The film isn't without amusement—it is very funny, for example, when Rebecca mournfully says of a store where she is behind on her bills, "They said I was a valued customer, and now they give me hate mail"—but the script by Tracey Jackson, Tim Firth and Kayla Alpert never rises far above stereotypes and emotional pandering. A scene scored to Greg Laswell's gorgeous ballad cover of Cyndi Lauper's "Girls Just Wanna Have Fun" might have been a whole lot more touching were the relationships involved in this dramatic segment—one between herself and her frugal parents (John Goodman and Joan Cusack), and the other with Suze—developed beyond types. Rebecca, alas, is the only person in sight with a palpable history and depth, and her bland, predictable romance with Luke only gets in the way of what could have been a pert and fascinating character study. She is a strong, appealing young woman who doesn't need a man to define her, so why must her story end on such an archaic note?

Isla Fisher has such an inviting, funny, down-to-earth presence that she almost single-handedly makes "Confessions of a Shopaholic" worth recommending. Almost. As Rebecca Bloomwood, she is shameless in doing whatever it takes to get a laugh, but she also has a soulful quality that allows the viewer to feel for her. There are a couple moments in the picture where the camera lingers on Fisher's face, and the levels of complexity she is able to rustle up without saying a word is pretty astounding. The rest of the ensemble is squandered, or miscast. Hugh Dancy (2007's "Evening") is far from her match as love interest Luke Brandon, who doesn't share enough chemistry with Fisher to make an impression. Krysten Ritter (2008's "What Happens in Vegas") is an odd choice as Rebecca's best friend Suze, exhibiting a detached iciness that doesn't work for the character. As Rebecca's parents, John Goodman is playing a less dimensional version of Pops from 2008's "Speed Racer," while the great Joan Cusack (2008's "Kit Kittredge: An American Girl") only gets one funny moment, attempting to cut the tiniest sliver of cake for glitzy, wafer-thin fashion magazine owner Alette (Kristin Scott Thomas).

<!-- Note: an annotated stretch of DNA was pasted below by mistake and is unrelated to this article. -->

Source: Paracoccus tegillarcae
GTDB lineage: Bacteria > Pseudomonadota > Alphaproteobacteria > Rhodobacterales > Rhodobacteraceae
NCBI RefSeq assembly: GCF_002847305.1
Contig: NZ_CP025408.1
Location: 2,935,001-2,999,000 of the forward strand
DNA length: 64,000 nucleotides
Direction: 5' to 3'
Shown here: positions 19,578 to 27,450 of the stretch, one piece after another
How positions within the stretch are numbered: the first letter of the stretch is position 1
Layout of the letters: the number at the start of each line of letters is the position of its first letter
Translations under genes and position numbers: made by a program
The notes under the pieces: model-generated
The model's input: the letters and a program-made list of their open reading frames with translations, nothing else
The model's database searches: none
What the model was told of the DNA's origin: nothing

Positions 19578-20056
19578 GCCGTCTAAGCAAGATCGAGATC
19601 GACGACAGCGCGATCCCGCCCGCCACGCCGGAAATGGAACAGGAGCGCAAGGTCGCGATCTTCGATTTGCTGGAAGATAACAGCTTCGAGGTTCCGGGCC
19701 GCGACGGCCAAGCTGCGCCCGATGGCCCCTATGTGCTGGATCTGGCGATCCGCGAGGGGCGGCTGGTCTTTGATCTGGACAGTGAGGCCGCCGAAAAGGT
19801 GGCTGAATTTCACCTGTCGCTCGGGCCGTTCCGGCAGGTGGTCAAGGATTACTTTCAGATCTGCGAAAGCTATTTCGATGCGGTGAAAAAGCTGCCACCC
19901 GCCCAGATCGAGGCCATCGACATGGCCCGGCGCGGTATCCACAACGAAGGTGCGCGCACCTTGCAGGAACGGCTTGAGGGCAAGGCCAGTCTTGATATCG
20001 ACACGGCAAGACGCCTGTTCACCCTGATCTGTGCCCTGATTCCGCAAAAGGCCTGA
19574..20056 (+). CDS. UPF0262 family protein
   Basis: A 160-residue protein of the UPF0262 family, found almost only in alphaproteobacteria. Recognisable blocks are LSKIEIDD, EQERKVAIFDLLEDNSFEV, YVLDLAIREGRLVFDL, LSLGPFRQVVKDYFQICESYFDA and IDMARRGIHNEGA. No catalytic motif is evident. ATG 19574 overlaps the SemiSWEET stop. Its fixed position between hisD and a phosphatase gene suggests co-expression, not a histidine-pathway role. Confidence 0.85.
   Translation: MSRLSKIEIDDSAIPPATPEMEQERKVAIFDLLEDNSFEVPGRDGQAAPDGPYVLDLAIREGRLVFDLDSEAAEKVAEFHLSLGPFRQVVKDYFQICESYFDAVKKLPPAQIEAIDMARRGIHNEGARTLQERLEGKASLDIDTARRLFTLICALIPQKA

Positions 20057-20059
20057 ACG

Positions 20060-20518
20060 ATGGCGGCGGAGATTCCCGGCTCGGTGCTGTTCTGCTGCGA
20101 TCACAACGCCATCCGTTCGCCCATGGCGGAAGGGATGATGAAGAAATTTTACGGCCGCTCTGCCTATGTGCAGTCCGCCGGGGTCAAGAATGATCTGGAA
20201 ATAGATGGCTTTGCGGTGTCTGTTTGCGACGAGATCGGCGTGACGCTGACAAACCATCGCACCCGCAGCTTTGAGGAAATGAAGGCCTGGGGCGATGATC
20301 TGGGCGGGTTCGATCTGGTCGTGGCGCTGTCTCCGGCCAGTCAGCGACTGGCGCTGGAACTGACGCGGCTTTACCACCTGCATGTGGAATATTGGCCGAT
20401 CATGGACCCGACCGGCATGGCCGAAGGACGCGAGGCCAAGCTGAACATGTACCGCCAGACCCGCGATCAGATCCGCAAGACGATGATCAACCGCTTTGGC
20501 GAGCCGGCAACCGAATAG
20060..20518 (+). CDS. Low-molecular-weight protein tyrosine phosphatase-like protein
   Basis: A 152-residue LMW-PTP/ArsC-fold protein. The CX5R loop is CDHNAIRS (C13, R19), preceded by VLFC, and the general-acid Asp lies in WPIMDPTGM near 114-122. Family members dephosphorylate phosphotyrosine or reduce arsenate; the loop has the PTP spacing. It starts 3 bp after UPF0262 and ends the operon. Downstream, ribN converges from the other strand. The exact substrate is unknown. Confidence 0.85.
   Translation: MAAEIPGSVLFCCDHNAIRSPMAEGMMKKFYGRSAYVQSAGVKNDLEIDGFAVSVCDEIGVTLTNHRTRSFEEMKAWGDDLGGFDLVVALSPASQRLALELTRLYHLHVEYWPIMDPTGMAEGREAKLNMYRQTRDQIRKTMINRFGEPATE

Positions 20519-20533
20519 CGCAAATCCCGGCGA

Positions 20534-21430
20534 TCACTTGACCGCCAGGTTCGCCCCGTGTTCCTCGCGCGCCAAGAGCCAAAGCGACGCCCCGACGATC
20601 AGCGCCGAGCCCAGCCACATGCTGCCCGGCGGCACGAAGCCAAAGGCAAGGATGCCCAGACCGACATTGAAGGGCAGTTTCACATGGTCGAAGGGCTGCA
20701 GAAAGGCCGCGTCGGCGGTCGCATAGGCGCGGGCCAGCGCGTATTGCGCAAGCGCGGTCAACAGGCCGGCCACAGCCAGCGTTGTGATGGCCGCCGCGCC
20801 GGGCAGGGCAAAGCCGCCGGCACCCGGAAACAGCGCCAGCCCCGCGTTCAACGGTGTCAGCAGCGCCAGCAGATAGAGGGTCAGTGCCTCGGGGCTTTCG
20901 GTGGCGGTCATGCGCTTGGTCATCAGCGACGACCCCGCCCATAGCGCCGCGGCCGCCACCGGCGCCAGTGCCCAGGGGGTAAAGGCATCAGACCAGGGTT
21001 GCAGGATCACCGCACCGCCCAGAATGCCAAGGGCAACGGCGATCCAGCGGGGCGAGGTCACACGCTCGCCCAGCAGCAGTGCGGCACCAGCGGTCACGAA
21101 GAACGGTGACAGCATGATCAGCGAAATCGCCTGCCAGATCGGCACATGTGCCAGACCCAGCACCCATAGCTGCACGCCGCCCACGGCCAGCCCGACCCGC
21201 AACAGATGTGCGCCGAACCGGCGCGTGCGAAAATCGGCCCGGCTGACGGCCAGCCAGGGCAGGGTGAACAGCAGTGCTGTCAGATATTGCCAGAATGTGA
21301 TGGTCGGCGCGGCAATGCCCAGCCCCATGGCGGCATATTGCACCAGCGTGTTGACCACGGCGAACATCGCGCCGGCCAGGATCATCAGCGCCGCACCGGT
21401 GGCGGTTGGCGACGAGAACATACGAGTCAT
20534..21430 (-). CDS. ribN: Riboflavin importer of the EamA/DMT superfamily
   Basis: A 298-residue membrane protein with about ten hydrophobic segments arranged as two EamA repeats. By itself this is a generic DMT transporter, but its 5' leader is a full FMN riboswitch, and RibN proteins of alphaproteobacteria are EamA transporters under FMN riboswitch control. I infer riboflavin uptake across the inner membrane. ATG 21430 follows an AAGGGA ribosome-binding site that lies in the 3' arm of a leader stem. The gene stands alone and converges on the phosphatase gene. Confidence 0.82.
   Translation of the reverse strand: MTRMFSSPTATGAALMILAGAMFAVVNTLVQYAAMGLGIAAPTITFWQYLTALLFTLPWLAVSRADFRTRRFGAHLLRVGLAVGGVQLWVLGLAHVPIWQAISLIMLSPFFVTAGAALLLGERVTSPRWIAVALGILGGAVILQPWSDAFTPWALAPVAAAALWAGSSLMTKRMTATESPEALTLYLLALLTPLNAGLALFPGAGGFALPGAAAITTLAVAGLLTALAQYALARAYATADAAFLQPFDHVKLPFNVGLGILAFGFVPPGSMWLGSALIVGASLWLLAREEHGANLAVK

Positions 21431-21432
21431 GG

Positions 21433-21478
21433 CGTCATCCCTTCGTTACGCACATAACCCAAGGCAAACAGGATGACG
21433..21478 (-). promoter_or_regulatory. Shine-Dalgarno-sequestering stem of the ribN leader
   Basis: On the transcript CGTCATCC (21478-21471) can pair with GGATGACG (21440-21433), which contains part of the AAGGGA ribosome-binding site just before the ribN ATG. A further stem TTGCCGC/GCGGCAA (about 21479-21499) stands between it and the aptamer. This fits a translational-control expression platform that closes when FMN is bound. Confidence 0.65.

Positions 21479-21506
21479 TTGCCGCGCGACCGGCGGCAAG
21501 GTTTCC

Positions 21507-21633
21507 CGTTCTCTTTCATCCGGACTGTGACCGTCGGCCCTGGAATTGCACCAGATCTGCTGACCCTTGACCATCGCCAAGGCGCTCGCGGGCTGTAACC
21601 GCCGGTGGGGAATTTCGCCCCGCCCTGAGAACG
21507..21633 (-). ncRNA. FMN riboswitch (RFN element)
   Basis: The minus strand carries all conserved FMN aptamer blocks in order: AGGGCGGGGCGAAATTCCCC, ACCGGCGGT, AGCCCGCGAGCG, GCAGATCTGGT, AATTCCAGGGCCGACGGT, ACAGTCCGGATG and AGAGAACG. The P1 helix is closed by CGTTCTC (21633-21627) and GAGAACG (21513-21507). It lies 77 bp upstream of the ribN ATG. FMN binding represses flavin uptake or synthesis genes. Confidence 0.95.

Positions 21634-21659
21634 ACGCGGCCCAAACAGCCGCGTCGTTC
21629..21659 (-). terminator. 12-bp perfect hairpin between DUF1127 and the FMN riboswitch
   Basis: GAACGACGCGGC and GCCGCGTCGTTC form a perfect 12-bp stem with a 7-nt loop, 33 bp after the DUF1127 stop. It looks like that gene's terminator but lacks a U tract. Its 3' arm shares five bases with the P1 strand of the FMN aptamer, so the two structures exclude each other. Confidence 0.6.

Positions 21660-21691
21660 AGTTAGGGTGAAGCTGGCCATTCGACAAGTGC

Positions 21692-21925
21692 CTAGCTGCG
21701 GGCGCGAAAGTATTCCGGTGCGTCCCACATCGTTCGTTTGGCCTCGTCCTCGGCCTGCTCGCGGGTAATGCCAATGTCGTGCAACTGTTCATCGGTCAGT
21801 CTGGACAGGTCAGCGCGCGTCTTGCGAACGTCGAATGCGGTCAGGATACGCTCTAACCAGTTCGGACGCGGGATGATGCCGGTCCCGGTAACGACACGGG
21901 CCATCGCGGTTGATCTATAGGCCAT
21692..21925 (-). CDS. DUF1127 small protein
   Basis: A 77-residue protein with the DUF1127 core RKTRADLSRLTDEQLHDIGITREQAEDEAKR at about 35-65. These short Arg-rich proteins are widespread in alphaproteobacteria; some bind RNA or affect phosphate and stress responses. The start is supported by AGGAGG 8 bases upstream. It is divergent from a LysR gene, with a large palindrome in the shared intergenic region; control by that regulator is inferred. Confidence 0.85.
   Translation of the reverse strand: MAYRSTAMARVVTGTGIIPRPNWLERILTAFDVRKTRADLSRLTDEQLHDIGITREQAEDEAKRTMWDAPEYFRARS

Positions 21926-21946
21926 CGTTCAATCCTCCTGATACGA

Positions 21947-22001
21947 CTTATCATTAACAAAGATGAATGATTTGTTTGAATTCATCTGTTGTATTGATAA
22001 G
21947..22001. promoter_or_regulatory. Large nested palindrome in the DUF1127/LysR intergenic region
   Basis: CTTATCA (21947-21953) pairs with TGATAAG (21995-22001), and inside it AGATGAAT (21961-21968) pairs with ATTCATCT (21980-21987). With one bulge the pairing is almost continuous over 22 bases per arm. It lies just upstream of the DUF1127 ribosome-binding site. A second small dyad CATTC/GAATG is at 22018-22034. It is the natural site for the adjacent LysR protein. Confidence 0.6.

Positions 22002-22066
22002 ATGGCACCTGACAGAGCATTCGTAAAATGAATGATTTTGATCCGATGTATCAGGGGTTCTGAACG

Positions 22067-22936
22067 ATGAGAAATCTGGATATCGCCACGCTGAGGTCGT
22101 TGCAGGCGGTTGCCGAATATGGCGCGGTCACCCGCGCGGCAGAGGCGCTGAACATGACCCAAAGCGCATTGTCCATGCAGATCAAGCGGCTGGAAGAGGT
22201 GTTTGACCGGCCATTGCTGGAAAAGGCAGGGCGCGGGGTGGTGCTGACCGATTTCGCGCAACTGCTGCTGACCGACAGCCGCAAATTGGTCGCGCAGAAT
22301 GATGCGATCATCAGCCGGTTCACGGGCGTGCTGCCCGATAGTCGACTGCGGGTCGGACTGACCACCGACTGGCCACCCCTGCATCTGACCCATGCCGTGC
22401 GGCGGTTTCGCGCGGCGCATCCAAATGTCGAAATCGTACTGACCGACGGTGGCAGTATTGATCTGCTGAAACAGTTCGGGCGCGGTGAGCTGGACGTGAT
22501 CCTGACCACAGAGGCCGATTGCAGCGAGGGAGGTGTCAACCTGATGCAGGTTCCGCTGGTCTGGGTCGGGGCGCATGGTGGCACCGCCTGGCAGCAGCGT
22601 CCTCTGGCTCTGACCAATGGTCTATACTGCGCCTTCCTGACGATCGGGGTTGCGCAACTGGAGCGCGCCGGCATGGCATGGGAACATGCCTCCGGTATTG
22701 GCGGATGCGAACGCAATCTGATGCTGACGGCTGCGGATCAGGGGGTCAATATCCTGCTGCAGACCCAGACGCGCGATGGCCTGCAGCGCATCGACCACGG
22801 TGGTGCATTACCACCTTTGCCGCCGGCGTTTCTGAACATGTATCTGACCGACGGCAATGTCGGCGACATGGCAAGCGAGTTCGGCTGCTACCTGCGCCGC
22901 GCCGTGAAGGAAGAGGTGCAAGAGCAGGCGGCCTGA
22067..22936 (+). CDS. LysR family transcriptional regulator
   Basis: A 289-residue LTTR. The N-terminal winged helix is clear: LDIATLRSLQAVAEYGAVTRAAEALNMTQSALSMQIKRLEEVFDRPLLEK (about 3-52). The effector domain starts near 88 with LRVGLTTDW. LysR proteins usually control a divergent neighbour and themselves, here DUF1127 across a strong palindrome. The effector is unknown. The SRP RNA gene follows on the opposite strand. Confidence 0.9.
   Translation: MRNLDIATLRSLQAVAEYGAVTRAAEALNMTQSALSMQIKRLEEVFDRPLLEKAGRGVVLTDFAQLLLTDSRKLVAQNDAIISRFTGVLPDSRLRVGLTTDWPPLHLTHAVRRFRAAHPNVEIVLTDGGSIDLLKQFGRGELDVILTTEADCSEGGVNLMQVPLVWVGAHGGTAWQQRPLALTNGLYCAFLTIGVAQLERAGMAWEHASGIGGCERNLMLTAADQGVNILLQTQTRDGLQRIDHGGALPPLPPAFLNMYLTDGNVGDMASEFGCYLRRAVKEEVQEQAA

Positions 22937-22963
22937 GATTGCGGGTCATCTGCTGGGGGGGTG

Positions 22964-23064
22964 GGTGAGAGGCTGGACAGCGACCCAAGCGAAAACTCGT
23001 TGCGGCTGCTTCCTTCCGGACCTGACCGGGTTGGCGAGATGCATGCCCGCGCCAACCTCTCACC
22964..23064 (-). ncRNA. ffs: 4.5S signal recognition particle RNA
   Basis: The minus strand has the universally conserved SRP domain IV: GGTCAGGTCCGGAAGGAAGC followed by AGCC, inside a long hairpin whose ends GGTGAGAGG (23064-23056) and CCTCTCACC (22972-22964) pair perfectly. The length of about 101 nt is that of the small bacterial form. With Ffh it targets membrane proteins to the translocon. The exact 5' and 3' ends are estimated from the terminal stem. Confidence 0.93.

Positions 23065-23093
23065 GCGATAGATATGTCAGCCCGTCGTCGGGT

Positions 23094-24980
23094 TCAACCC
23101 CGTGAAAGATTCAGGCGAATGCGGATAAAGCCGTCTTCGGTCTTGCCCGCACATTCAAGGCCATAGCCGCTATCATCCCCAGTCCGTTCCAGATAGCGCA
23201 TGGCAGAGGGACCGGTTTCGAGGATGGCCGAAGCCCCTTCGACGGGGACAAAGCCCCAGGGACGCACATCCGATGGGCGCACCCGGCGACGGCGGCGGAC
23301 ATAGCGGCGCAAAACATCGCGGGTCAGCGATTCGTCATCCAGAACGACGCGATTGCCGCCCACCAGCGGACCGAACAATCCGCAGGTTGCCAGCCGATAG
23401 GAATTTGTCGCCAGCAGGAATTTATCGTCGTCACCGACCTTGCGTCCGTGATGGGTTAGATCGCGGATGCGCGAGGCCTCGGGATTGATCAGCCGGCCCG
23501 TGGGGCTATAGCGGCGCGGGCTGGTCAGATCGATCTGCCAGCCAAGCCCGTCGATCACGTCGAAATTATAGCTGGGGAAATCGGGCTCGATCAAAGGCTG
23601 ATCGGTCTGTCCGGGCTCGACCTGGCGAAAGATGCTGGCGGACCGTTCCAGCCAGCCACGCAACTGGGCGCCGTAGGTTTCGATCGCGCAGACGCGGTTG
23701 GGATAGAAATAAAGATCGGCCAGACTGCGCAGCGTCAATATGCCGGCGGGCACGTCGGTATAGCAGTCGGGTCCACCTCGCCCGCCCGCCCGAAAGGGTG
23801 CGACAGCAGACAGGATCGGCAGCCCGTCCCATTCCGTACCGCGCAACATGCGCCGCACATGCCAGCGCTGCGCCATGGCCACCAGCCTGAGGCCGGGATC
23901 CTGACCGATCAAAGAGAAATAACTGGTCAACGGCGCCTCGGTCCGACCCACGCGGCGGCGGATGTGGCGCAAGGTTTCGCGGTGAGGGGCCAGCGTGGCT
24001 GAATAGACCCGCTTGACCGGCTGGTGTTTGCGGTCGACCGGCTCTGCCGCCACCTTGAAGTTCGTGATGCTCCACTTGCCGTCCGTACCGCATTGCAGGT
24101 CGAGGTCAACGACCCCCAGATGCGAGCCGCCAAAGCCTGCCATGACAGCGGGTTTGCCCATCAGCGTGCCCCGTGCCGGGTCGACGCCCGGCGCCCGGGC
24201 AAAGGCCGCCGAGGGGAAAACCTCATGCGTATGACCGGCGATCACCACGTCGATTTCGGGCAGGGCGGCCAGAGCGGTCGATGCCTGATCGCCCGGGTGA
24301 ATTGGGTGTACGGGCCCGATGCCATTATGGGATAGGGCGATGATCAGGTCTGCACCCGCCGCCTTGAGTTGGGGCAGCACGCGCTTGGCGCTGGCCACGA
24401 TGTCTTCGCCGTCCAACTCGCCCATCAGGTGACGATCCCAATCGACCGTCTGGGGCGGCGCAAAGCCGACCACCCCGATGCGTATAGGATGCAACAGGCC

"Confessions of a Shopaholic" has one marginally original element: the use of mannequins as live embodiments who speak to Rebecca. Though they are there as a device to tempt her to buy expensive frocks, they are unnervingly creepy, one pick-axe away from chopping our lovable heroine up into itty-bitty pieces. This oddball step into flights of horrific fancy notwithstanding, the film is a lightweight, cotton candy confection with too much sugar and not enough tartness in its satiric aims. It's been-there, done-that to the nth degree, and not even a radiant star performance is enough to chip away the mold from a derivative plot that can't be believed for a second.
© 2009 by Dustin Putman
Dustin Putman